• Toes – tingling; flexing; cramping; alive or lifeless
  • Shoulders – soreness; stiffness; arched or compacted; strong or week
  • Fingers – tingling; stiffness; knuckle soreness; sense of control
  • Forehead – tightness; creasing; pain; agitation; clarity or calmness
  • Arms – muscle twitching; aches; sense of strength and self-reliance
  • Knees – softness behind the knee; soreness or tingling; sense of being supported
  • Chest or abdomen – the rise and fall with breathing; tight or relaxed
  • Nose – warmth or coolness from the in and out breath; blocked or open.

Your breath, feet and fingers can be anchors in this developing sea of awareness about your body.  You can re-focus on any of these aspects if your mind becomes a source of distraction.  Repeatedly returning to an anchor develops your awareness muscle and heightens your connectedness to your body.

While it is useful for you to undertake this form of body scan meditation yourself as a regular practice, it is really helpful in establishing the practice to be guided by a skill facilitator like Vy.  This enables you to concentrate on your inner and outer bodily sensations and not have to think about the next step – to just go with the flow of her guidance. 

Reflection

I found this guided meditation, led by Vy, to be particularly restful.  It developed a sense of resting in my body, away from the thoughts and cares of the world.  There is something peaceful and encouraging about being fully connected with your own body.  In lots of ways, this body scan meditation can be a source of refuge in difficult times.  It is amazing how often we ignore our body –  even trying to “soldier on” when we are experiencing post-traumatic stress effects from adverse childhood or adult experiences. 

Oprah Winfrey provides evidence of this “masking” in her co-authored book, What Happened to You?, when she quotes a discussion with Cynthia Bond, author of Ruby,   Cynthis described the devastating impact on her whole life and career from trauma, including sexual abuse as a child.   Cynthia explained that she tried unsuccessfully to “bury it”, hoping “that the ache would go away”.

The guided scan mediation offered by Vy helps us to grow in mindfulness – to become increasingly self-aware in relation to our body, to develop a sense of self-gentleness and self-compassion and to become more fully alive and present to our current reality.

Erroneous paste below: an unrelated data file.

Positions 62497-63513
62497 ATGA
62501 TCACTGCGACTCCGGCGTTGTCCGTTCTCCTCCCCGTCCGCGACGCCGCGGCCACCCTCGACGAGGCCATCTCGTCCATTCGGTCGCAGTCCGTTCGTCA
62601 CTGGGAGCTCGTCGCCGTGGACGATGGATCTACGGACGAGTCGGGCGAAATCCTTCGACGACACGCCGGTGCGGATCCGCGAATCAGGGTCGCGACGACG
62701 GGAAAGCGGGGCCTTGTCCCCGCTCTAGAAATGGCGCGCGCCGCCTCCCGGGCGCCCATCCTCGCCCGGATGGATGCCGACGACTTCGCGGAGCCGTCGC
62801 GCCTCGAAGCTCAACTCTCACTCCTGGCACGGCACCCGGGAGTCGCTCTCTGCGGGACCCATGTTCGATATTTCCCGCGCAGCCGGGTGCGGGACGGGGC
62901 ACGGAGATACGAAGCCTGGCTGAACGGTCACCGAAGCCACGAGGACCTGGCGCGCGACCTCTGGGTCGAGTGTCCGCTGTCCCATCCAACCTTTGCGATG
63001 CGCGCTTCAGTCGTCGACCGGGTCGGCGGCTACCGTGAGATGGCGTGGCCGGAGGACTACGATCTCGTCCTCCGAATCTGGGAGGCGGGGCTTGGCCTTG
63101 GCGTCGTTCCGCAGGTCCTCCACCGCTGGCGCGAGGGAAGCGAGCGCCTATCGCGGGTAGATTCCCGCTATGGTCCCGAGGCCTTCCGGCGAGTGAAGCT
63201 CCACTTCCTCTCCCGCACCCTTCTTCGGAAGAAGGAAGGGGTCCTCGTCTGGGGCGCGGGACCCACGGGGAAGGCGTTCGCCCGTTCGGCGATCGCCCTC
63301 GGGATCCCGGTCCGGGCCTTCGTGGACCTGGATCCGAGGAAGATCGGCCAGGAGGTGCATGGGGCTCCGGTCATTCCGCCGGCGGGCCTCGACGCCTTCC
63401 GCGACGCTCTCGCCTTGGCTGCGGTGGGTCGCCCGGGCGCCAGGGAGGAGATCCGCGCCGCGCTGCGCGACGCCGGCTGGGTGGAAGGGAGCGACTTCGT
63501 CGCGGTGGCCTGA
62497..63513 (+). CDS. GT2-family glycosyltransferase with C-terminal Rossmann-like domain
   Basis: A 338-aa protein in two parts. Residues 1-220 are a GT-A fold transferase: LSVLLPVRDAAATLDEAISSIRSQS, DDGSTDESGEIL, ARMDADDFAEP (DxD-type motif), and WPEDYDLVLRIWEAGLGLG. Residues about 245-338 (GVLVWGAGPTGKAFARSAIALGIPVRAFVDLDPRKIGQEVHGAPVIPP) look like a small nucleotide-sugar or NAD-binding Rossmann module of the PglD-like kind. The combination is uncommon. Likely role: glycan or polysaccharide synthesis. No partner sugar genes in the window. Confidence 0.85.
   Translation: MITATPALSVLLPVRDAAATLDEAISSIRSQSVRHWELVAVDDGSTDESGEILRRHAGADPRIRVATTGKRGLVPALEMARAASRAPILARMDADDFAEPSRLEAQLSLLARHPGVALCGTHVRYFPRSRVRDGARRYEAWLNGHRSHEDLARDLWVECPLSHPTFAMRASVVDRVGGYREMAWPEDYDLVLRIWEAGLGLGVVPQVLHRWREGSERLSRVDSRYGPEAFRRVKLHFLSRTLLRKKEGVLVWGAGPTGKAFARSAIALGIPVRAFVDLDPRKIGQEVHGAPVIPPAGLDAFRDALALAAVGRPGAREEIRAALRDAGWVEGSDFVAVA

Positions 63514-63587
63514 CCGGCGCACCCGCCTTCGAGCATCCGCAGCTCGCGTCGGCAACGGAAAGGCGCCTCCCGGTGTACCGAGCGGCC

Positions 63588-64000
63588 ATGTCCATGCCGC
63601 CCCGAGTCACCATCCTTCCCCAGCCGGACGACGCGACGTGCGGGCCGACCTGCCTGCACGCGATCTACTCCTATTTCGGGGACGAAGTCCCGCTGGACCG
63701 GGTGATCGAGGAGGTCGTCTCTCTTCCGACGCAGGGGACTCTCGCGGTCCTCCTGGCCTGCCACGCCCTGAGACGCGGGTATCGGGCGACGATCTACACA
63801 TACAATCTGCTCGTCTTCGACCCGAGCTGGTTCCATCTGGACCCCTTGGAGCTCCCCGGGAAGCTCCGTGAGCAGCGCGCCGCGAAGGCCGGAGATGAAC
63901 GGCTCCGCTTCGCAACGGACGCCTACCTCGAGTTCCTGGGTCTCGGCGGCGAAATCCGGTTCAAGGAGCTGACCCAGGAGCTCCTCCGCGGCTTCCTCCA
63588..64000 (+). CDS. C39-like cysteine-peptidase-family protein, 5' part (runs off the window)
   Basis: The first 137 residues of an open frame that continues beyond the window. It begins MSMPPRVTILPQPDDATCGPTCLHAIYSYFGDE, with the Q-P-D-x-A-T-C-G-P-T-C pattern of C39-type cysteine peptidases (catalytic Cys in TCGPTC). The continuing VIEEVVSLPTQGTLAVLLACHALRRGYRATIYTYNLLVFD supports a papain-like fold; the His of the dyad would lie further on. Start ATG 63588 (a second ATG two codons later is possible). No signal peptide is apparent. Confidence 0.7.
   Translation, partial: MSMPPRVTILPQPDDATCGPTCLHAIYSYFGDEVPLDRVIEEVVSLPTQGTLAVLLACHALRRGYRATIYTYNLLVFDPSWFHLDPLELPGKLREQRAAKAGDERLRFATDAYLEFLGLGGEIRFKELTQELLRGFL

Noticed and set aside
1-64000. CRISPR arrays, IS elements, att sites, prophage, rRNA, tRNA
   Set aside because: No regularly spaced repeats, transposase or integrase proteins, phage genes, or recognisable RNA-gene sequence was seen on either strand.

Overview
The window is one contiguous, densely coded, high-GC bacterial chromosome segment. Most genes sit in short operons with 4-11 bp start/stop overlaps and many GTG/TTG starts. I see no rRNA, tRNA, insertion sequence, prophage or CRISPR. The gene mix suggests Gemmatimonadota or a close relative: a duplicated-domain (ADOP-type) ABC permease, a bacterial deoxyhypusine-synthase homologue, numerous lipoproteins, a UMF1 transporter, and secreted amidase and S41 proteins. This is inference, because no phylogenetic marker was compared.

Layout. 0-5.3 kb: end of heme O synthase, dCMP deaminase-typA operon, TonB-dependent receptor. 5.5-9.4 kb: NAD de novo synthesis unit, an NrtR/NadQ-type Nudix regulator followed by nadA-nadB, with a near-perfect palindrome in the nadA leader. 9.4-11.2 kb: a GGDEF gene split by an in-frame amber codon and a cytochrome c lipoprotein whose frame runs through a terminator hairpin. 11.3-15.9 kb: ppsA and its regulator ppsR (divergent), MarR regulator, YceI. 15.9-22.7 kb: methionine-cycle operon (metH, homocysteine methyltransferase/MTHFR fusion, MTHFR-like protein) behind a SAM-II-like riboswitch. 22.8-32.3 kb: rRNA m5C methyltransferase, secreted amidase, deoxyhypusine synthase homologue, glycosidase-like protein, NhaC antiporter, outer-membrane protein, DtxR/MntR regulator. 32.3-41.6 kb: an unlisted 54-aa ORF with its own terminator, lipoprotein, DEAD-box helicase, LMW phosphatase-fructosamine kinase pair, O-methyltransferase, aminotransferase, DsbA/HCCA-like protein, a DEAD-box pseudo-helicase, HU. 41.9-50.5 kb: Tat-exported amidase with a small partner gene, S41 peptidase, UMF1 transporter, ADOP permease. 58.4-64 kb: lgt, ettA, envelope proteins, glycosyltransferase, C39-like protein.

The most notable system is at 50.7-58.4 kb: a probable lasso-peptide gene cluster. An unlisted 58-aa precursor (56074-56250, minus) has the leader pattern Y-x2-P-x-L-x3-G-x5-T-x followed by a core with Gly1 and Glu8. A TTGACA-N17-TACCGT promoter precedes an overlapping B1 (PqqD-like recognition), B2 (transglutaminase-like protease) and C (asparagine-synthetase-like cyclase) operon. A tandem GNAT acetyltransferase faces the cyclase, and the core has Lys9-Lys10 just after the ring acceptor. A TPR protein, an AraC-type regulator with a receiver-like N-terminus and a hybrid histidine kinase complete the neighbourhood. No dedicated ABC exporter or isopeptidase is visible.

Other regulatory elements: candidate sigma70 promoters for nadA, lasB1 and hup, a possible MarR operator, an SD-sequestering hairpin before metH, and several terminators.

I realised during the course of the guided meditation that my mindfulness practice when waiting, e.g., at traffic lights, is a form of embodied meditation.  Instead of becoming annoyed with the traffic or particular drivers, I focus on my joined fingers that are resting on my lap and concentrate on the sensations I am experiencing through my fingertips, e.g., warmth, tingling, blood flow, and soreness (sometimes).   This embodied practice is really grounding for me and increases my bodily awareness.

Embodiment has become a strongly emerging theme in the mindfulness movement, e.g., The Embodiment Conference provides access to many experts in areas such as dance and creativity, yoga, trauma and social change, and movement and anatomy.  Free access is provided from 10th-14th December 2022.

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Image by Benjamin Balazs from Pixabay

By Ron Passfield – Copyright (Creative Commons license, Attribution–Non Commercial–No Derivatives)

Disclosure: If you purchase a product through this site, I may earn a commission which will help to pay for the site, the associated Meetup group, and the resources to support the blog.

Resting in Your Breath 

Allyson Pimentel, in a guided meditation podcast, reminds us of the benefits of mindfulness that have been confirmed through neuroscience. Allyson is a mindfulness teacher with the Mindful Awareness Research Center (MARC), UCLA. She often leads the mindful awareness sessions, held weekly at the Hammer Museum and/or online.